Immigration minister Mark Harper said: "The Immigration Bill will stop migrants using public services to which they are not entitled, reduce the pull factors which encourage people to come to the UK and make it easier to remove people who should not be here.
When you average them out, there's been one immigration bill roughly every two years since 1997 and the system apparently still needs fixing.
Each bill has seen a minister take legislation to Parliament and tell MPs that this is the one that will make the system firmer, faster and fairer - or words to that effect.
So what makes this latest attempt any different?
This bill is almost entirely about enforcement: it focuses on people the government wants to control or keep out.
Critics say much of it may prove challenging to implement: landlords will need to become experts in forged passports, there will be new court battles over the appeals process and, undoubtedly, complaints of poor and unfair decisions will remain.
The ultimate goal is increased public confidence in the system. Whatever measures are in this bill, that remains the most challenging aim of them all.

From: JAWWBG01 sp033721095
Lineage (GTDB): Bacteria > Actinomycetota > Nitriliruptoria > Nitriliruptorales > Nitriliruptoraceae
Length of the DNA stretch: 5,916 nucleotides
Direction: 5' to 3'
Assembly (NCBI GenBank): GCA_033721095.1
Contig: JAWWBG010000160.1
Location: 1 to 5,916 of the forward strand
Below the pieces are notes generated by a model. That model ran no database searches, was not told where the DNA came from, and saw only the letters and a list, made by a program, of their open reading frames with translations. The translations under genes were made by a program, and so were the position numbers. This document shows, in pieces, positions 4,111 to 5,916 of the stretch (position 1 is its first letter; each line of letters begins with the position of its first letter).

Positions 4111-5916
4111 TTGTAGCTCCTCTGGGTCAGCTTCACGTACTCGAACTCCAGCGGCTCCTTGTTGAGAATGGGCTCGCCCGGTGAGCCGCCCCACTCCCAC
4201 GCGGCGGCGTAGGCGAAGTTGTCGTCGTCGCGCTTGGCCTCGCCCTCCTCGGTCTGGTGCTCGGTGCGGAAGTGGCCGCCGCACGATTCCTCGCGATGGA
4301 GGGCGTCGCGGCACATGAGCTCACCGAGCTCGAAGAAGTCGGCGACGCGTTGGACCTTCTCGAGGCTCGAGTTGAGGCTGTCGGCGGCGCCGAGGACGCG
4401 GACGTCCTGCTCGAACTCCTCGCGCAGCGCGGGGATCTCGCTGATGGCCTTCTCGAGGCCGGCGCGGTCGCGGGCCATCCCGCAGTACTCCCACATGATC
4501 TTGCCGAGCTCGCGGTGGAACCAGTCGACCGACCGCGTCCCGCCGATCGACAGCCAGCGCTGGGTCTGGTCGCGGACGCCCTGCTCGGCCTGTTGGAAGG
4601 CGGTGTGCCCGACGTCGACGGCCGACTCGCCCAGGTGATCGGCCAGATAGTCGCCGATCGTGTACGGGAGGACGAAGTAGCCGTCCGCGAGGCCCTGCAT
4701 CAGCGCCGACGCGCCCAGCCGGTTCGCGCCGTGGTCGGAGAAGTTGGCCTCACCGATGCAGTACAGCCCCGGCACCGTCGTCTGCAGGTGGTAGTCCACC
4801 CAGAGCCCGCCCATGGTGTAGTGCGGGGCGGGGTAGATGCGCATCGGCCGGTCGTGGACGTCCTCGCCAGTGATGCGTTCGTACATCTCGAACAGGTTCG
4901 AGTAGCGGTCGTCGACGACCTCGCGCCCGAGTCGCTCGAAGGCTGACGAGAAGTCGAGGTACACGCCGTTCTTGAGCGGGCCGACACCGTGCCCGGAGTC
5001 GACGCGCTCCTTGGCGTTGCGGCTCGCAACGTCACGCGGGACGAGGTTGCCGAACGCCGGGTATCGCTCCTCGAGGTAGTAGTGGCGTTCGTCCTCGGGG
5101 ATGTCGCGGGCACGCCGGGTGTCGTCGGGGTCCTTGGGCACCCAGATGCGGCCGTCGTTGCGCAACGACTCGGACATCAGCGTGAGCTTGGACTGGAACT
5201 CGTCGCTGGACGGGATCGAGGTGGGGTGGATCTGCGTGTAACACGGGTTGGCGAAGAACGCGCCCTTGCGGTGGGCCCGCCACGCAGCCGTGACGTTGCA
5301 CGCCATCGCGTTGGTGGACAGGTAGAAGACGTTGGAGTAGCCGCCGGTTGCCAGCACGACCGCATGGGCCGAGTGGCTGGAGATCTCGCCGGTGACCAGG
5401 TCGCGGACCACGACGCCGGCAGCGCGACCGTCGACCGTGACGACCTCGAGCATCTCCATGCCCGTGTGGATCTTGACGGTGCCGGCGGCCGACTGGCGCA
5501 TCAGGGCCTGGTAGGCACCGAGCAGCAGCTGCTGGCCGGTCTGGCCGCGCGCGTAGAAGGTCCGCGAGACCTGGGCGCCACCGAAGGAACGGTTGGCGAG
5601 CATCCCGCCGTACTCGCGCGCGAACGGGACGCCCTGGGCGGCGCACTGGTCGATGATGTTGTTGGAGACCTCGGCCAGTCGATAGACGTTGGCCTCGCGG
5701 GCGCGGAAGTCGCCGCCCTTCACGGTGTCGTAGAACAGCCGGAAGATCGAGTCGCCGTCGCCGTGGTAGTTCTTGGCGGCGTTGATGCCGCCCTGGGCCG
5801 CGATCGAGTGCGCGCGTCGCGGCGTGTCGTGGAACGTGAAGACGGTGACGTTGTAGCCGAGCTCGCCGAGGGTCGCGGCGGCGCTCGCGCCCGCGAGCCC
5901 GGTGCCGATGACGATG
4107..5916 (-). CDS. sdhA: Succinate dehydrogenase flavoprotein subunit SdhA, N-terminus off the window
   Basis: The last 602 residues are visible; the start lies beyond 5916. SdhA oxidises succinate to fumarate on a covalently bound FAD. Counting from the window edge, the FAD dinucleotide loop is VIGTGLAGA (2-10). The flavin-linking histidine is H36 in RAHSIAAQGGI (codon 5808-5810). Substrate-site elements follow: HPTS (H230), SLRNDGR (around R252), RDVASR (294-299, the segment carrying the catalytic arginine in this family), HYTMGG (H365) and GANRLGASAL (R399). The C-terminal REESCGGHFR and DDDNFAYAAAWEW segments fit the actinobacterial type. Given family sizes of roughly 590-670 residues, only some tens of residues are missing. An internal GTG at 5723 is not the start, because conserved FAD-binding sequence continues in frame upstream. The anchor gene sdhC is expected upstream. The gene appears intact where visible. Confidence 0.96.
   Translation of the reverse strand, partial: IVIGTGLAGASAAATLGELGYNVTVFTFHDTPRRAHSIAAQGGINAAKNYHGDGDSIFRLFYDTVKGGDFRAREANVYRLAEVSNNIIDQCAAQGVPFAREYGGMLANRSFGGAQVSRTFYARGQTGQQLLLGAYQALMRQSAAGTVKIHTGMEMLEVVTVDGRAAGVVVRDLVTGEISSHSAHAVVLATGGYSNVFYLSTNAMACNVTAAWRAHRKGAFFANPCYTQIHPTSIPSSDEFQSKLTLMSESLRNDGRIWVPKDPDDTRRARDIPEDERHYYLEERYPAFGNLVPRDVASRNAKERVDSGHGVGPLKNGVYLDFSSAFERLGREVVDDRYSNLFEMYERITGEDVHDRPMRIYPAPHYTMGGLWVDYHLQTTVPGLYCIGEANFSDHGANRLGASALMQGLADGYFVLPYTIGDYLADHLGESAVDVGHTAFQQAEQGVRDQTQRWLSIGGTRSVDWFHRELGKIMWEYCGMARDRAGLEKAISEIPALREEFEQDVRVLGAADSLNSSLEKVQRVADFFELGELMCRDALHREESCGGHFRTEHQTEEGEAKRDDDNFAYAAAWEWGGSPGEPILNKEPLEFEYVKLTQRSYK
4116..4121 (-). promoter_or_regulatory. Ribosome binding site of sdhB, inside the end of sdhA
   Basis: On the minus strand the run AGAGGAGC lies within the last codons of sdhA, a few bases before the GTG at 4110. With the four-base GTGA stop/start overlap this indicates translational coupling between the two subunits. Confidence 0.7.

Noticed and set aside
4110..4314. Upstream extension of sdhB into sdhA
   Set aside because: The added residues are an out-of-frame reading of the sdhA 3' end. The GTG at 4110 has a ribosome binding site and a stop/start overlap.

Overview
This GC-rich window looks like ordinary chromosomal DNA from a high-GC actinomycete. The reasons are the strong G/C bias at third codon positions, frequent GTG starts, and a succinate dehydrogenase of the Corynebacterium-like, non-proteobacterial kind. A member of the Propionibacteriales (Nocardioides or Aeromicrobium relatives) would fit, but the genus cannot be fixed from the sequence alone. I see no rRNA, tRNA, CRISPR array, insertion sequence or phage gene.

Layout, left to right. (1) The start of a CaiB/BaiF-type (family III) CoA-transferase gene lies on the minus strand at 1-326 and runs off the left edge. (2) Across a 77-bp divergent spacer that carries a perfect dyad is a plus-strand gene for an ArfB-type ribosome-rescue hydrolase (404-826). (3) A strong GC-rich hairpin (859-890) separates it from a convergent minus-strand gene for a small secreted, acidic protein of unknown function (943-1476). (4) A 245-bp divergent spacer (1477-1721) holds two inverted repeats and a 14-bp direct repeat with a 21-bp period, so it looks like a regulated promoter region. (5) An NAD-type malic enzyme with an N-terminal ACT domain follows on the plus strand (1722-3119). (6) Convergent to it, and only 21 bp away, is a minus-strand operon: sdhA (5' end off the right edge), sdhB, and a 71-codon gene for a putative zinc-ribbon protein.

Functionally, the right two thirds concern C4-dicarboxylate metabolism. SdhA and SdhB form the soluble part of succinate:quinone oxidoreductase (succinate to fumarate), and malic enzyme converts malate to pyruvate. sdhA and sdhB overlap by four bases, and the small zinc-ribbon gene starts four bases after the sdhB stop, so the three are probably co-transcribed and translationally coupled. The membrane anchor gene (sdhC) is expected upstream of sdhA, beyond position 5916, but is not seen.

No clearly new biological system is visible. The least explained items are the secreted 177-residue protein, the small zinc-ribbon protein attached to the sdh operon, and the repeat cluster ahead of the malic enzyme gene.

"We will continue to welcome the brightest and best migrants who want to contribute to our economy and society and play by the rules. But the law must be on the side of people who respect it, not those who break it."
Mrs May said the measures were about "making it harder for people who are here illegally to stay here".
She said it was a "point of principle" that people who used public services should be expected to contribute to them, but she would not comment on the cost to the country of "health tourism".
She denied claims that forcing private landlords to check the immigration status of prospective tenants would be unworkable, saying they would just be "required to ask some simple questions" in the same way that employers have to do when interviewing workers.